Saturday, February 18, 2017

Charging ahead

We already have a formula for development funding affordable housing. Why not make car chargers a mandatory addition to all building permits?

When I’m driving my “uber tesla” I get a lot of riders from California. These are mostly people who already own a Tesla. Eventually the conversation turns to charging and the availability of charging stations. Simply put- the lines are long in the Eureka State.

Battery technology is undergoing a rapid and long overdue boost. Electric car prices are lower and will continue to be lower as the battery price goes down and efficiency goes up. The cost of electricity is not the issue- the issue is how many charging stations are there? Right now my plug share app shows 26 in the Roaring Fork Valley. “Good" you say? Take a look at our traffic and imagine 1/3 electric - then you’re getting a better idea of how many chargers we are going to need- the question isn’t “if” but  “when”?

Chain letter

Chain stores? In Aspen we ain’t talkin’ Target. Prada, and Louis Vuitton those are our chain stores.

Prada......which used to be Andres- with backgammon and dancing on the top floor- I saw plenty of $100 bills being exchanged on that top floor- arguably as much money transferred hands then as now...

Ever wonder why we don’t have a Duane Reede on every corner? Could it possibly be because you have to make enough money to pay your rent?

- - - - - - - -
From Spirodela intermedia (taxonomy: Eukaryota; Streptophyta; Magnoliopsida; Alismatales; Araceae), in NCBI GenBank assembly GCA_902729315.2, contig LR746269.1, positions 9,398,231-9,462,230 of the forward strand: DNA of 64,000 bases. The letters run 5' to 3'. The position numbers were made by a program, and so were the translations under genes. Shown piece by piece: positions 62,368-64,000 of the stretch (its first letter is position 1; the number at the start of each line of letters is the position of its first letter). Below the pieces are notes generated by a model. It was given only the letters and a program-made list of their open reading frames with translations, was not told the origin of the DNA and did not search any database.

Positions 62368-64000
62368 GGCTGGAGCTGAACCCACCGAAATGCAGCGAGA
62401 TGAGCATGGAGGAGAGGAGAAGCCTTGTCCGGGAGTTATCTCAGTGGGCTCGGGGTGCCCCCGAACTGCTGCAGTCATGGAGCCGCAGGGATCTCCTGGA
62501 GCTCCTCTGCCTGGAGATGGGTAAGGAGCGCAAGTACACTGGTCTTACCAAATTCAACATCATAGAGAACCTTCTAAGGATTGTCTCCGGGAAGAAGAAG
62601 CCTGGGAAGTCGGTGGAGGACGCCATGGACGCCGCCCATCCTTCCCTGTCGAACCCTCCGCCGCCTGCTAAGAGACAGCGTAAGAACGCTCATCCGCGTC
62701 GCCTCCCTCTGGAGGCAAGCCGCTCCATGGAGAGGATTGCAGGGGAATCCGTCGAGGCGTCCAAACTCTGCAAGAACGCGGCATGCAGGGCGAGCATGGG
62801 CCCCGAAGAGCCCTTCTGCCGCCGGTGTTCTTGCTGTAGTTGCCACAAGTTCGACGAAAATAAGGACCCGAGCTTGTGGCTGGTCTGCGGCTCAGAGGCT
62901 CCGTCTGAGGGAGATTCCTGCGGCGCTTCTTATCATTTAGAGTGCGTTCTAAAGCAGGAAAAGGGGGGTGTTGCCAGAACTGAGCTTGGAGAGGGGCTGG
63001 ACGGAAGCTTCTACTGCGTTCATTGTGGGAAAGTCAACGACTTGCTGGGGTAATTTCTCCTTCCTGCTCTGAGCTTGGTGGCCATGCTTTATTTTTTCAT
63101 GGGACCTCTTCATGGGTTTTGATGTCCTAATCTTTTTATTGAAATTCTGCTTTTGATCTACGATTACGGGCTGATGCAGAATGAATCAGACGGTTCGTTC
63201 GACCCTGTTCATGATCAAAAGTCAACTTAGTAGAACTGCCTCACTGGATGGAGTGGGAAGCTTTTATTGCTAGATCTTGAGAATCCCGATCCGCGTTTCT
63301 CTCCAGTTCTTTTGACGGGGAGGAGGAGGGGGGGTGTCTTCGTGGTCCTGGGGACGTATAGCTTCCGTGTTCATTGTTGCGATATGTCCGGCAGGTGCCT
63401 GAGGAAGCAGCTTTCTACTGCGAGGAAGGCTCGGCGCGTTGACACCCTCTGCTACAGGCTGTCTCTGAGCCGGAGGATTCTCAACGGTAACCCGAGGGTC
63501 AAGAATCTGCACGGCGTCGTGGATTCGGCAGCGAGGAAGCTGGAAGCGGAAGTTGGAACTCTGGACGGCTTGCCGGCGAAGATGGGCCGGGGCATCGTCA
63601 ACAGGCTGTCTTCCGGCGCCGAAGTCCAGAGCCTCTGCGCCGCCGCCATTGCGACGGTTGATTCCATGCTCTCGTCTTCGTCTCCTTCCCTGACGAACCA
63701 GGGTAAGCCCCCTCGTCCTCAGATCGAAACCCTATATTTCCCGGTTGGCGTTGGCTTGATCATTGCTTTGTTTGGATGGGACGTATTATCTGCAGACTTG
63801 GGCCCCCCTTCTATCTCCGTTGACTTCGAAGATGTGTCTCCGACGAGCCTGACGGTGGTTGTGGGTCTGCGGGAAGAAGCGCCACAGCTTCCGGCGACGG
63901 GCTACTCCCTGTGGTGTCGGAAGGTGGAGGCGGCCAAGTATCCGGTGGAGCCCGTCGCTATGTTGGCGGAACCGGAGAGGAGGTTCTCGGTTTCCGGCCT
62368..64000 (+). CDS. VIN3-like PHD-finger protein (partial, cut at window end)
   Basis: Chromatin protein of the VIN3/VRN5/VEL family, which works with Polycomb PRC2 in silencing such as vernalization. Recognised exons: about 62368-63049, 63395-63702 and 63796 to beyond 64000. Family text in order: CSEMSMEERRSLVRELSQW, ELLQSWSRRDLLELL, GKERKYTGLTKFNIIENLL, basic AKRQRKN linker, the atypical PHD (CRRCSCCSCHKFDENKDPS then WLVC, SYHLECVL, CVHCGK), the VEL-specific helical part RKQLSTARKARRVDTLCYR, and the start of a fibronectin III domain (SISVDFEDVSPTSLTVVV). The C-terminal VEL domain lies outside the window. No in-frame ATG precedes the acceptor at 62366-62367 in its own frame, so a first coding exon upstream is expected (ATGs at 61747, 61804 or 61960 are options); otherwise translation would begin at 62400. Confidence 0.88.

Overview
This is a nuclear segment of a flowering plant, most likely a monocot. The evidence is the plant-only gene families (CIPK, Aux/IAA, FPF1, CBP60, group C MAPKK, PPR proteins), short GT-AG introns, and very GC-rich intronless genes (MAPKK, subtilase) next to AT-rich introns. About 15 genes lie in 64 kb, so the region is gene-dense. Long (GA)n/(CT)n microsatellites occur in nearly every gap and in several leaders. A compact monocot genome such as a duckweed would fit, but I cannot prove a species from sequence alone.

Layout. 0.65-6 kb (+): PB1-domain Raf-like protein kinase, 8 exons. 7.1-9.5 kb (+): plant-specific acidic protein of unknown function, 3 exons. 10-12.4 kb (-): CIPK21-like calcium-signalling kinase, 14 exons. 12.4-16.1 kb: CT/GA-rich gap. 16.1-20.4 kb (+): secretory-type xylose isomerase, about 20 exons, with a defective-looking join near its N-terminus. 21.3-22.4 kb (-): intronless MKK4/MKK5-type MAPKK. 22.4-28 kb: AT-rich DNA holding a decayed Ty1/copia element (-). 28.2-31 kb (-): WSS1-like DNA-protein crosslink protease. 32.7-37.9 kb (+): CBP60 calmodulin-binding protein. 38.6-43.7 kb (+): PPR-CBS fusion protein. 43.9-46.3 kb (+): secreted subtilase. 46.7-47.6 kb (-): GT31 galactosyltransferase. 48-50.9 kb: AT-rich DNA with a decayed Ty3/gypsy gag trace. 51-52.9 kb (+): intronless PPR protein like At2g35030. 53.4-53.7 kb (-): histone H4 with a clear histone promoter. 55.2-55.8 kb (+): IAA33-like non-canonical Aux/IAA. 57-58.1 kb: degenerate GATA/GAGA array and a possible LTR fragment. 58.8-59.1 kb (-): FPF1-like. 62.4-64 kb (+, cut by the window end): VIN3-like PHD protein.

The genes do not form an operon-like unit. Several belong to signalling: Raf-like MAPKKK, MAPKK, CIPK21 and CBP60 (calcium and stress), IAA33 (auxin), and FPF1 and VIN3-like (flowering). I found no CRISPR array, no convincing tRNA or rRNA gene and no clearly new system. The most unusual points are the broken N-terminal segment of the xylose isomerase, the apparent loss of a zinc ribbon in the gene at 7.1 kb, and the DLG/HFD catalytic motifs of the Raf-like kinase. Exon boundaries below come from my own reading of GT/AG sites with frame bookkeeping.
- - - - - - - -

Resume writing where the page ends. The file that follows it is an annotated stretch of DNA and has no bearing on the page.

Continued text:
The only exceptions I can think of are the ones where the retailer owns the real estate.

The vicious circle comes back to the price of real estate and the price of real estate is largely due to our government restricted building codes.  Scarcity increases price it’s a simple economic principle.

Our choice is not “chain stores” our choice is do you want government regulated building inhabited by government subsidized retail?  Remember how well that’s worked in the past? I whisper “Cooper Street Pier” from the wings.

What would happen, I wonder, if restrictions on retail beyond the commercial core were a little more loose? Could we infuse our “dark” neighborhoods with a little more life? Would it encourage less driving to the core if you could pick up a carton of milk on the nearest corner? What if our free electric car service brought the groceries to you instead of you to the groceries?

What if our attempts at manipulating the Aspen economy were not quite so hamfisted as they have been?

What if we took a good long calm look and made one overarching rule in our government ordinances “First, do no harm.”?